DePaul announced Thursday they’ve extended the contract of men’s basketball coach Dave Leitao through 2023-24. Terms weren’t disclosed.

“We are happy to reach an agreement to continue the improvement and stability that Coach Leitao has instilled in our men’s basketball program,” athletic director Jean Lenti Ponsetto said in a press release. “His vision of academic excellence, athletic excellence and community service mirrors DePaul’s mission in developing outstanding student-athletes and future leaders in our society.”

Leitao just wrapped up his fifth season in his second go-around as DePaul’s head coach. The Blue Demons started off hot, going 12-1 in non-conference play while picking up wins over Iowa, Minnesota and Texas Tech.

They struggled mightily in Big East play, going 4-15 with wins over then-No. 5 Butler, and later Xavier in the Big East tournament, prior to it being canceled due to COVID-19.

Fans and alumni have grown increasingly restless as DePaul has failed to move up from the cellar of the Big East. They’re 64-98 overall the last five seasons, finishing last in conference three times. Their best finish came in 2018-19, when they went 7-11 and tied for eighth.

Last season, Leitao led DePaul to its first postseason berth since 2007, resulting in a second-place finish in the College Basketball Invitational tournament. 

Leitao has acquired some talented players the past few seasons, including transfers Max Strus (now a two-way guard/forward with the Bulls) and point guard Charlie Moore (formerly of Cal-Berkeley and Kansas). Forward Paul Reed is a potential 2020 NBA draft first-round pick. 

Leitao's 2019-20 recruiting class ranked 34th nationally, according to 247 Sports. Forward Romeo Weems (Michigan Mr. Basketball) and guard Markese Jacobs (Uplift) headlined the group.

“I appreciate DePaul athletics director Jean Lenti Ponsetto for her continued support,” Leitao said. “The process of laying the foundation for sustained success evolved into a strong start to this season before a tough run through the conference schedule.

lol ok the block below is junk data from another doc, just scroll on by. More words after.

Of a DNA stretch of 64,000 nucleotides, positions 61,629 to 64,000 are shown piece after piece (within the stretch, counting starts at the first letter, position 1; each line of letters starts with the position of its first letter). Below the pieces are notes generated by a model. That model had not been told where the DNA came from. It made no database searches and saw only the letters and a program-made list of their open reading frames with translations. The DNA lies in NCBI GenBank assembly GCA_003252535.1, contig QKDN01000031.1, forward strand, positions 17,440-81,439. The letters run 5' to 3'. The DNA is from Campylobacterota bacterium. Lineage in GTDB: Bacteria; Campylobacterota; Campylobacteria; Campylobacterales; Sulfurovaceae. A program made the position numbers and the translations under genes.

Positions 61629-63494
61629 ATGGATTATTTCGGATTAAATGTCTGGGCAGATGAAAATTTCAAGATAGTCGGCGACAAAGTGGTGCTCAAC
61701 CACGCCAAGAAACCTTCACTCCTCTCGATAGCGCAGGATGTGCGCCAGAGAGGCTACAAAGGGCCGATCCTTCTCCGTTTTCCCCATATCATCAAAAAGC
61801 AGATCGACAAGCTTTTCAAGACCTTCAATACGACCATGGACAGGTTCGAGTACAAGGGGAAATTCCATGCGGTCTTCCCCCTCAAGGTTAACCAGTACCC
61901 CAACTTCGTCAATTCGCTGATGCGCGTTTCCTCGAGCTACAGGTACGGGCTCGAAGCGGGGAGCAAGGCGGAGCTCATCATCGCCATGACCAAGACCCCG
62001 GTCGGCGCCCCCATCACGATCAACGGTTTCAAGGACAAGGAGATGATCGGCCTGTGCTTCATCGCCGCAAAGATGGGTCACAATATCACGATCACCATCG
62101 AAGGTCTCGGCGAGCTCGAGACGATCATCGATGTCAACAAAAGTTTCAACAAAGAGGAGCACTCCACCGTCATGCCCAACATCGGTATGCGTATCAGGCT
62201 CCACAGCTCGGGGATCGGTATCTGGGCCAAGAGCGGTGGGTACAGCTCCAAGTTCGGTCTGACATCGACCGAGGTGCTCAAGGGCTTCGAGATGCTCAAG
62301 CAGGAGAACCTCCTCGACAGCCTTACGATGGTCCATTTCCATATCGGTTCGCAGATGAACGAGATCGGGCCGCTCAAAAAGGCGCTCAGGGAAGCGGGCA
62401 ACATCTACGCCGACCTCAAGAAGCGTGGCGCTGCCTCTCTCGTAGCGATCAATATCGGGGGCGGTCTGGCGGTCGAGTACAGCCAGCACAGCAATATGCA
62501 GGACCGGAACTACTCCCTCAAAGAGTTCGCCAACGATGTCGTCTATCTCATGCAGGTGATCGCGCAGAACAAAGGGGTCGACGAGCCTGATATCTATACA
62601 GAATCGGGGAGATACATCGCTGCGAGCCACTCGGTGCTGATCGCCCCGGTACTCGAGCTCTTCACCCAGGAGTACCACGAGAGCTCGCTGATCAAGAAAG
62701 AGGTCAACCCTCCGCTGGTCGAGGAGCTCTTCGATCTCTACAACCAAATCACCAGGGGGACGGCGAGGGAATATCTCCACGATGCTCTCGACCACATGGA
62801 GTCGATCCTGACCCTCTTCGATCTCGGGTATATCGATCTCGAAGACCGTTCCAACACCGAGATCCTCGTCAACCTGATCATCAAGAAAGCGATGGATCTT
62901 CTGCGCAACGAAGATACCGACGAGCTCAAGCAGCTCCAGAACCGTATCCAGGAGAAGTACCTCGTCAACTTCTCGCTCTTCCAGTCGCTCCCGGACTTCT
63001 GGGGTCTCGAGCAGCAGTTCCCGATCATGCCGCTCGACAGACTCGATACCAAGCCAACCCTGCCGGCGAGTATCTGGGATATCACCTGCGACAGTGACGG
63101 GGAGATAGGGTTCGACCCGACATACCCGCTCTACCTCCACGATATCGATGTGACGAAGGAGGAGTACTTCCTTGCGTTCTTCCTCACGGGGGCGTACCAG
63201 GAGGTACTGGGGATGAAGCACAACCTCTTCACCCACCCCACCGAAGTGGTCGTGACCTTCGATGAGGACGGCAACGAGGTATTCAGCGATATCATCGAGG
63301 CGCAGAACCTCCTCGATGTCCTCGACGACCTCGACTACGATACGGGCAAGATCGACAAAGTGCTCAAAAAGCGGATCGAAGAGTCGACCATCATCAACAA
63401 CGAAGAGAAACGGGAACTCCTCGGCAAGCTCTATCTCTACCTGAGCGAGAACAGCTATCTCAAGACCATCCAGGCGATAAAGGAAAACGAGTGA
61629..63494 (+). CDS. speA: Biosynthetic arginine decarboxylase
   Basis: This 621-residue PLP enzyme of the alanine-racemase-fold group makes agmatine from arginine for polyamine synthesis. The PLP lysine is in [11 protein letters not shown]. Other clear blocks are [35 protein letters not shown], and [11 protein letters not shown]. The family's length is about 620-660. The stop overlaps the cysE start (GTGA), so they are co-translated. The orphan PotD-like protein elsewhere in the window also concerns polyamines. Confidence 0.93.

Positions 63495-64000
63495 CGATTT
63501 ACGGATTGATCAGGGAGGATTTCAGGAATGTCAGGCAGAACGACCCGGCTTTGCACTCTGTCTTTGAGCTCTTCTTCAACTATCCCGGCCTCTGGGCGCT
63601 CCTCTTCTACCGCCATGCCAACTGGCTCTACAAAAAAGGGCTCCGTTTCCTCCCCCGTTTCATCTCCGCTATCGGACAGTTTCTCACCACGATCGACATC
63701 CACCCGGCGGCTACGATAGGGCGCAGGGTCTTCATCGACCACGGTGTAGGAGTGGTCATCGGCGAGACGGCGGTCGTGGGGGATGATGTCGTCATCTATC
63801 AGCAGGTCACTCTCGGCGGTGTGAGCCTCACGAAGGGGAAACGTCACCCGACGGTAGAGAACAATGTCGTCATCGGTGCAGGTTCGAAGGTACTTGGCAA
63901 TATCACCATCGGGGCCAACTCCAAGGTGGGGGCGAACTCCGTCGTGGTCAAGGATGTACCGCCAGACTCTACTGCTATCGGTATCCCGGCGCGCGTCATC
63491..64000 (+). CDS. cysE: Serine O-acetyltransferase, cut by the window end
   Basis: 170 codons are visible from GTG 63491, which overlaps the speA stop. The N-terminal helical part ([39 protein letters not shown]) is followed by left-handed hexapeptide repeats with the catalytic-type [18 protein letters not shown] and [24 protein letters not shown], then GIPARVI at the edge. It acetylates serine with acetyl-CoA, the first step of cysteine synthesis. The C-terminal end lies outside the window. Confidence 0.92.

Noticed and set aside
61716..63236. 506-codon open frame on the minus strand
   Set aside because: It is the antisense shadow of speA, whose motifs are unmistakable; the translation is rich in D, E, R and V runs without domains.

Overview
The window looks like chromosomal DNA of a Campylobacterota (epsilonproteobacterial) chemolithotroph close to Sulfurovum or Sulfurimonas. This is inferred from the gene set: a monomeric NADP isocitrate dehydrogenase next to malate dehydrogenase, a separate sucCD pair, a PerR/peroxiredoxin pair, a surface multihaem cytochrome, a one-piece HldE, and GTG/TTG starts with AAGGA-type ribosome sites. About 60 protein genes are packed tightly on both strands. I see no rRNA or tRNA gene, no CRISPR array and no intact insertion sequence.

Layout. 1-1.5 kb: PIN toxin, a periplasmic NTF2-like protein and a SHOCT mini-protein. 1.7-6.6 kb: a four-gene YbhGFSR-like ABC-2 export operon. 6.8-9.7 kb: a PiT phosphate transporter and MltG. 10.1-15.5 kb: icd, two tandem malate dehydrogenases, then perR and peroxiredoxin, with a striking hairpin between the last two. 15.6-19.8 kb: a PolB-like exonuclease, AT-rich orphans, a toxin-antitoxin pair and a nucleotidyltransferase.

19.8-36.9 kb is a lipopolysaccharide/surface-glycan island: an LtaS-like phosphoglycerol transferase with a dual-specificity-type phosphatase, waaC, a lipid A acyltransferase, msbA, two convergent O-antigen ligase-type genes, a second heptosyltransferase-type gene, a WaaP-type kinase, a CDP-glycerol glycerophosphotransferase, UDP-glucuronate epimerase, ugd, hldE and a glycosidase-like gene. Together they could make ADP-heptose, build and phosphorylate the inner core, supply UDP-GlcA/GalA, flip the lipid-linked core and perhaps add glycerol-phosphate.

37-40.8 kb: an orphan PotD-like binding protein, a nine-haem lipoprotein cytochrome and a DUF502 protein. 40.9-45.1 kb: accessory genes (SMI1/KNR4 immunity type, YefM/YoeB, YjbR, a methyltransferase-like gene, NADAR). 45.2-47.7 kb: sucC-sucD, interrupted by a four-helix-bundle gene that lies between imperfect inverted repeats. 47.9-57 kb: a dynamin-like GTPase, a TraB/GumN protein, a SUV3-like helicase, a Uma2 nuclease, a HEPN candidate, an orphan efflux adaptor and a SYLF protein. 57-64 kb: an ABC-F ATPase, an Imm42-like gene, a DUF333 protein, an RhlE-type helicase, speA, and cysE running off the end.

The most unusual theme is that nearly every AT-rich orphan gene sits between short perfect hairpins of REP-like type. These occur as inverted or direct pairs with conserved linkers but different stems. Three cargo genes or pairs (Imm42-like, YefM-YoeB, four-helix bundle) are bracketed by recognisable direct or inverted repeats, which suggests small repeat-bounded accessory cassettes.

"I’m proud of the resilience of our players and staff to finish the season strong before all of our lives were interrupted with the coronavirus outbreak. The response we received from our fans and supporters all season was outstanding and we can’t wait to continue to build excitement at Wintrust Arena in the future.”

NCAA announces an extra year of eligibility for spring athletes

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USA TODAY

NCAA announces an extra year of eligibility for spring athletes

The NCAA announced Monday evening they will allow spring athletes an extra year of eligibility after the spring season was upended due to the COVID-19 pandemic. 

After the announcement was made, many fans immediately noticed that this was only for spring athletes (baseball, softball, lacrosse, etc.) and not for winter athletes. Winter athletes, including basketball, had their seasons suddenly cut short as the pandemic dramatically increased in severity in February and March, right as these teams were entering postseason play.

In their official statement, the NCAA cited excluding winter athletes from the extension because their regular season had either ended or had been nearly completed. 

Winter sports were not included in the decision. Council members declined to extend eligibility for student-athletes in sports where all or much of their regular seasons were completed.